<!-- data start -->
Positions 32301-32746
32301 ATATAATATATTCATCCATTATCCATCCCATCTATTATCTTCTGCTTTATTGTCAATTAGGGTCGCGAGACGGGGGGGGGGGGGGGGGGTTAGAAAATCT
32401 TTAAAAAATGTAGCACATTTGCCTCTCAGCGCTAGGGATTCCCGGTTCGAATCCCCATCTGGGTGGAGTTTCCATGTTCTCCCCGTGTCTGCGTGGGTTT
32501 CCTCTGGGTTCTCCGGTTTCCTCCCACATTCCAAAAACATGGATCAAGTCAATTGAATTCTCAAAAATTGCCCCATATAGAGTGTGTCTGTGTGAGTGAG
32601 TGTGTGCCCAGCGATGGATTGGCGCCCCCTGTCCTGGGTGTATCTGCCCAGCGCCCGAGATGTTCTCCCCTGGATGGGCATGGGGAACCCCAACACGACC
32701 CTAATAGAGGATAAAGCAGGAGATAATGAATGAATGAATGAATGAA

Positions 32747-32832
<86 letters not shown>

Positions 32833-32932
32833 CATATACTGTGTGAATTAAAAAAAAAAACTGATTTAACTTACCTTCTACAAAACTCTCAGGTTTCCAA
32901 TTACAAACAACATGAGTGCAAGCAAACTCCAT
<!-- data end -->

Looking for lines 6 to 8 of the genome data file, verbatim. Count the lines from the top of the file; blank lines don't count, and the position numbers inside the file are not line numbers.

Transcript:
32701 CTAATAGAGGATAAAGCAGGAGATAATGAATGAATGAATGAATGAA

Positions 32747-32832
<86 letters not shown>